The role of mitogen activated protein kinase, p44/42, in the butyltin-induced alterations of human natural killer cell function
Natural Killer (NK) cells are a subset of lymphocytes that are capable of killing (lysing) tumor cells, virally infected cells and antibody-coated cells. Previous studies indicated that exposure to the environmental contaminant tributyltin (TBT) decreases the lytic function of NK cells and activates mitogen activated protein kinases (MAPK), including p44/42 (Aluoch and Whalen, 2005). If activation of p44/42 is required for TBT-induced decreases of lytic function, then selective activation of p44/42 to similar extents by pharmacological agents such as Phorbol 12-myristate 13-acetate (PMA) should mimic to some extent changes induced in NK cells with TBT exposures. NK cells were exposed to PMA concentrations between 0.25 and 10 nM for 10 min, 1 h, 6 h, 1 h with 24 h in compound-free media, and 24 h before determining the lytic function (51Cr release assay), phosphorylation state of MAPKs (Western blot), cell surface protein expression (flow cytometry), granzyme and perforin expression (Real-time RT-PCR and western blot). A 1 h exposure of NK cells to 5 nM PMA resulted in a loss of lytic function of 47%. Western blot analysis showed that a 1 h exposure to 5 nM PMA caused a 6 fold increase in phospho-p44/42 levels. The expression of CD11a, CD16, CD18, and CD56 were reduced, perforin mRNA levels were unchanged and granzyme mRNA levels were increased compared to the control by PMA. To verify that activation of p44/42 was responsible for the alterations seen in CD11a, CD16, CD18, and CD56 with PMA, NK cells were treated with the p44/42 pathway inhibitor (PD98059) prior to PMA exposures. In the presence of PD98059, PMA caused no decreases in the expression of the cell surface markers. Results of these studies indicate that the activation of p44/42 may lead to the loss of NK cell cytotoxic function by decreasing the expression of CD11a, CD16, CD18, and CD56. Further, activation of p44/42 appears to be at least in part responsible for the TBT-induced decreases in expression of CD16, CD18, and CD56. ^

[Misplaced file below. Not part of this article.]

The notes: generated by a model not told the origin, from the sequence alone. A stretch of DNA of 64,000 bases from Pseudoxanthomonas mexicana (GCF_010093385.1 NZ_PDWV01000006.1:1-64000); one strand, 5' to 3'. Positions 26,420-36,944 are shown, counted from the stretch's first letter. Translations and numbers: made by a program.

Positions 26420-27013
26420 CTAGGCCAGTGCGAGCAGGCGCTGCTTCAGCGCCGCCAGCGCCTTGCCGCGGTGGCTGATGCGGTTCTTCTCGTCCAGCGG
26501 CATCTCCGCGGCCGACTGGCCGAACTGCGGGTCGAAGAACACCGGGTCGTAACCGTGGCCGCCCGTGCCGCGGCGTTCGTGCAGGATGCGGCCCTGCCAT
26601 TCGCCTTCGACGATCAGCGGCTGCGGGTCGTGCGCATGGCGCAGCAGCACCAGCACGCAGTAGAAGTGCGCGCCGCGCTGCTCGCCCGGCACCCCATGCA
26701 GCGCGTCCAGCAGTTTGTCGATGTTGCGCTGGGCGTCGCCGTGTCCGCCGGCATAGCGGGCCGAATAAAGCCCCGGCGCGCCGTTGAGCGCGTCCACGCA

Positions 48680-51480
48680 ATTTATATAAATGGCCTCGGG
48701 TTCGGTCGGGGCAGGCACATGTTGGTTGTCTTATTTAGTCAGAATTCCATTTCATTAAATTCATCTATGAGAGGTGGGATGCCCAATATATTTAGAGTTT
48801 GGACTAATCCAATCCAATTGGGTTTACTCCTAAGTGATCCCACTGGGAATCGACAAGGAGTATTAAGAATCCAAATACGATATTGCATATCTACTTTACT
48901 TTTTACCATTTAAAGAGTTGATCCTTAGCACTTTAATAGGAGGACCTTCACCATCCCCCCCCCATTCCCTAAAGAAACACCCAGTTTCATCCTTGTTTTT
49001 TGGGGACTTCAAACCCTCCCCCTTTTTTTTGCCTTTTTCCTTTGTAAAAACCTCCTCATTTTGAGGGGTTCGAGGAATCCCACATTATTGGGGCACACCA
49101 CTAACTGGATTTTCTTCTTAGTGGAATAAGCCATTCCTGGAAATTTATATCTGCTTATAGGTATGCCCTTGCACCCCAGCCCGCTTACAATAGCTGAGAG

Biology, Molecular|Biology, Cell|Health Sciences, Immunology
Fred D Dudimah,
"The role of mitogen activated protein kinase, p44/42, in the butyltin-induced alterations of human natural killer cell function"
ETD Collection for Tennessee State University.